I was determined to give my all in the final 10-kilometers, and my determination worked. I don’t know what pace I was running–there were no individual kilometer markers–but I know that I gave it everything I had and that I covered the second lap faster than the first. I felt as though I was flying in the final 10-km, and although one’s perception of “flying” during an iron-distance is usually a few minutes per mile faster than the reality on the clock, people along the course responded accordingly, reacting to my burst of energy and encouraging me to go even harder. The refrain of “Jaiyo! Jaiyo!” [Go! Go!] rang in my ears as I pushed as hard as possible to reach the finish. And when I did, I’m sure I surprised more than a few people–including myself–by reaching it well before the 17-hour cutoff.
Racing Challenge Taiwan was indeed an experiment–a test of mental mettle over physical strength and an opportunity to see whether, on nearly any given day, I might tackle an iron-distance just for kicks. I’ve always had a hunch it would be possible, and I proved my hunch correct. And while I went into the race without any time goals, I can’t hide the satisfaction of having accomplished it quicker than expected, especially in response to the folks that wondered why I would want to do such a thing. To me, the opportunity for adventure and forging into the unknown is always something better answered with, “Why not?” So “xie xie” [thank you], Challenge Taiwan, for the awesome experience. I cherished every single painful step.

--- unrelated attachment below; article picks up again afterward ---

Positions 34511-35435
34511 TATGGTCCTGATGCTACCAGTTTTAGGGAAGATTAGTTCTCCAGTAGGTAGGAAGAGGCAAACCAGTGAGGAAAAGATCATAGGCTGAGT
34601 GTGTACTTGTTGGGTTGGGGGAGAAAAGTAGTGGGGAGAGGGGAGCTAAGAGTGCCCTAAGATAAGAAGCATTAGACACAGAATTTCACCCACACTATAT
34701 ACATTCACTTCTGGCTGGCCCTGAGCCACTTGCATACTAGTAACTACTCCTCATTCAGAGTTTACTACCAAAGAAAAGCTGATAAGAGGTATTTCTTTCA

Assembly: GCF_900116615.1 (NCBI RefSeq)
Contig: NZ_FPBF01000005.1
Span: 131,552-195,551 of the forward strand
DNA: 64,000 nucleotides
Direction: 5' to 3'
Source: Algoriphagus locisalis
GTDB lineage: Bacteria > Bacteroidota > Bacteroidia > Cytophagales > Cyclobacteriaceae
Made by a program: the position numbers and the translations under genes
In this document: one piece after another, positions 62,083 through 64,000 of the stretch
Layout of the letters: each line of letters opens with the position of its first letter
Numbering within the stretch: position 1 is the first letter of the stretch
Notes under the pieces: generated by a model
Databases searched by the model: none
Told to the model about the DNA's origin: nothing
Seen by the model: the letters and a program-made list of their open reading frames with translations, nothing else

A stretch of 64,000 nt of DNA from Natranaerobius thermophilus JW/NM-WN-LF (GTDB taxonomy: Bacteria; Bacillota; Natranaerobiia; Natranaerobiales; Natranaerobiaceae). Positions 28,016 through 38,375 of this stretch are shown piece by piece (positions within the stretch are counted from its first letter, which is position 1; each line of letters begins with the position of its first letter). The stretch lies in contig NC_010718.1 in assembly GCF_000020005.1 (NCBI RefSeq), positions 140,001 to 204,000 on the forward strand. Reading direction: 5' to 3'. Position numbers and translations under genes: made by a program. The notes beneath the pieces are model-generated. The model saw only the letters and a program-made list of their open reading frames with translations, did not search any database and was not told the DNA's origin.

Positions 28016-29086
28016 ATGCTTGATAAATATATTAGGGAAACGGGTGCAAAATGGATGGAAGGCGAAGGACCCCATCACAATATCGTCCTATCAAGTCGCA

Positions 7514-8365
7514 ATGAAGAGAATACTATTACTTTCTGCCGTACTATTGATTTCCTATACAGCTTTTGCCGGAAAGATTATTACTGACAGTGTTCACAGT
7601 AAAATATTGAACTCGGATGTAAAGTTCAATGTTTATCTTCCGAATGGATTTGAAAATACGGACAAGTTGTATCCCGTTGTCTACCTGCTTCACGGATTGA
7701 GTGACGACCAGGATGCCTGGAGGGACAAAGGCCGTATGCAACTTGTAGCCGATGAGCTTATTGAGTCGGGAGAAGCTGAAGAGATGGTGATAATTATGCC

Several people have asked me specifically what I did in terms of my abbreviated training for this race. And since @TheRealStarky has already unfollowed me, there’s no risk in sharing the details. If you find training tallies dull, the short summary is this: I did more than nothing, but not a whole lot. Nearly all of it, aside from a short-distance race and a handful of 100-yard sprints on speed day at masters, was at a slow and easy pace. None of it followed any plan in terms of heart rate, power or intervals–there was no point in getting complicated for such a short period of time!
As background, my winter training December-February was minimal: a handful of masters swim sessions, three easy one-hour trainer rides (that’s an average of one per month) and three-four easy weekly runs, from 30-45 minutes, save for one at two hours. The final weekend in February I attended Hillary Biscay’s training camp in Tucson, where I did log some significant sessions: three rides (the longest was 90 miles), three runs (the longest was 13 miles) and two swims (one was 5200 yards, one was short and technique focused).